These two organizations recognize the need for continued support of the veteran community, as well as their families. Their missions are well -aligned and they need your help. The Andrew Weathers Memorial Foundation continues to pursue their mission of sending Gold Star families to Arlington National Cemetery. The hope is to continue to serve the Special Forces community, and to serve those that have served our country. If you are interested in sponsorship or becoming a donor, please visit

About Andrew Weathers Memorial Foundation:

The mission of the foundation is to raise awareness and to meet the needs of Special Forces Soldiers and their families. AWMF raises funds to honor families of fallen soldiers by providing trips to Arlington National Cemetery. We strive to live a life worthy of Andrew’s sacrifice. To find out more or to donate, please visit

About Save My Vet

savemyvet's mission is to provide financial relief directly to the veteran and families in need for their struggle from your kind donation or sponsorship. To fnd out more or to donate, please visit

Heroes on Helmets

I would like to tell you about how my journey with Andy began. It was a normal day in school, when suddenly the coaches called all the football players down to the gym. The meeting was about a program called “Heros on Helmets”. Each member on our team was given an American Flag with the name of a Fallen Hero on it. One by one they asked us to take upon the fallen soldier as we placed the flag on the back of our helmets.

Personally I was very excited for this amazing opportunity to play for a fallen soldier that put his life on the line for my freedom. As I looked upon my helmet and saw the name Andrew T. Weathers, I promised myself that I would put my all on the field every single practice and game. When I returned home that night I looked up everything I could find about my fallen hero. The more I read about Andy the more I felt that I had a huge roll to fill. Andy’s brotherhood that he had with his team made me really open my eyes, making me motivated to be a leader just like he was.

The team captains were chosen and I was so happy when I was elected as one. It made me feel like I was following Andy as I felt him with me as I lead my teammates. Every time I stepped onto the field I had a rush of emotions come over me when I looked at the flag and heard the National Anthem played, I felt invincible and I knew that Andy was standing right next to me.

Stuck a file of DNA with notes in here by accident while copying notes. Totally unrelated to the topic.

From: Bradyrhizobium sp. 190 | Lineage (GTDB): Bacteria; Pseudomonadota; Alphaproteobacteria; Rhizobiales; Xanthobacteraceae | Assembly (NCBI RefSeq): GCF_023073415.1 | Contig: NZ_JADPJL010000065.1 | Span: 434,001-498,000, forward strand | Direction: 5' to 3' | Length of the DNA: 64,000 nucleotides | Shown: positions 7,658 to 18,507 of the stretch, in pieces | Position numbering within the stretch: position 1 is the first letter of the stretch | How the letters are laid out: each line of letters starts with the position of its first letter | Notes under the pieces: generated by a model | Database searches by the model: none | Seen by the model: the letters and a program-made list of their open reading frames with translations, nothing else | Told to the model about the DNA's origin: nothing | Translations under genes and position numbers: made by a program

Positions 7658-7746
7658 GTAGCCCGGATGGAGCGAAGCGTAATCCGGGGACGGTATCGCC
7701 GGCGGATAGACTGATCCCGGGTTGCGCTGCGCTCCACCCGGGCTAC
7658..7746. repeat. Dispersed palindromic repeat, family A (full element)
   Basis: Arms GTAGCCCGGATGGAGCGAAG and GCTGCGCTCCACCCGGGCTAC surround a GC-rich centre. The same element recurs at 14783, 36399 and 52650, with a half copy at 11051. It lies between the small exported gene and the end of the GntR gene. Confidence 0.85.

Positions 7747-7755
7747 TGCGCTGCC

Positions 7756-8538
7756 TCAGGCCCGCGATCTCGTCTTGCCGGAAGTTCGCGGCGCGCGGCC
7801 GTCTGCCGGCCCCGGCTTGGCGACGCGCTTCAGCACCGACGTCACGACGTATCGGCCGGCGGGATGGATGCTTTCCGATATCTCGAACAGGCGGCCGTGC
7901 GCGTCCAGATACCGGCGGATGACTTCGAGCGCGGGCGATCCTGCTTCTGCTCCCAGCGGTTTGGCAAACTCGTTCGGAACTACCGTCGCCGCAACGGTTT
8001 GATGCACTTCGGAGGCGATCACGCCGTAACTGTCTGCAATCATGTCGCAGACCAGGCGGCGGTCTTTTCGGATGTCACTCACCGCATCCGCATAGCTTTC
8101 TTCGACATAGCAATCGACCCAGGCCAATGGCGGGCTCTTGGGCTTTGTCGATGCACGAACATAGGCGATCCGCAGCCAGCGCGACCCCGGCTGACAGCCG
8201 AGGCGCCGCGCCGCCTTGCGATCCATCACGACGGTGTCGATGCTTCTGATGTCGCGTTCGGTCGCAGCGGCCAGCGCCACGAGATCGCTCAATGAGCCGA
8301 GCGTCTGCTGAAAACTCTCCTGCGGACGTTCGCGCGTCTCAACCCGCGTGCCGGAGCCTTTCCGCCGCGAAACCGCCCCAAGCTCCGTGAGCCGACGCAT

The opportunity to let Andy live through me playing was an honor. Every game I was blessed to score. By the end of the season I was keyed by every team we played due to the games before in which I had played better than I ever have in my life. I do not say these things to boast, it is because Andy was with me.

Senior night was one of my best games which lead my team to the first District Championship in Bear Lake Football history. As we went on to state we won our first game which was the farthest any team had gone. Advancing on we played another game where we were not favored to even come close to winning but we shocked everyone with an upset.

Going on to the finals we were going to face a team that was so much bigger than we were. Those boys were gigantic! We started off really bad, letting them jump ahead 12-0 in the first quarter. I had a huge burst of energy and ran down the field powering over our opponents, refusing to go down but finally getting tacked by 3 of the opposing players putting us on the 3 yard line. As I stood up from that run I bent over in pain. As I came off the field I never thought that I would be able to go back onto the field, thus ending my football season. I suffered an AC joint tear in my shoulder. The thought of having to sit out the last 3 quarters of my hight school career killed me. But every time I looked down on my arm, I saw the name, Andrew T. Weathers. It made me think… Andrew never gave up, He fought through pain and gave life everything he had. The coaches allowed me back into the game. I pushed the pain aside and looked to Andy to help me push through this trial. In the end we lost that game by 6 points but I had no doubt that I left everything on the field that night for Andy. I am positive that I could not have played as well as I did this season if it hadn’t of been for the help of Andy. I was awarded First team running back of the year as well as being invited to go play on the Idaho All State Football team. I am looking forward to having Andy with me through the rest of my senior year as I continue on through Basketball and Baseball. I am nothing but grateful for being able to represent Andy. It has been a great honor. This has truly been a life changing experience for me.

My favorite quote from this year is: “It doesn’t matter how many times you get knocked down, it’s how may times you choose to get back up!” -- Vince Lombardi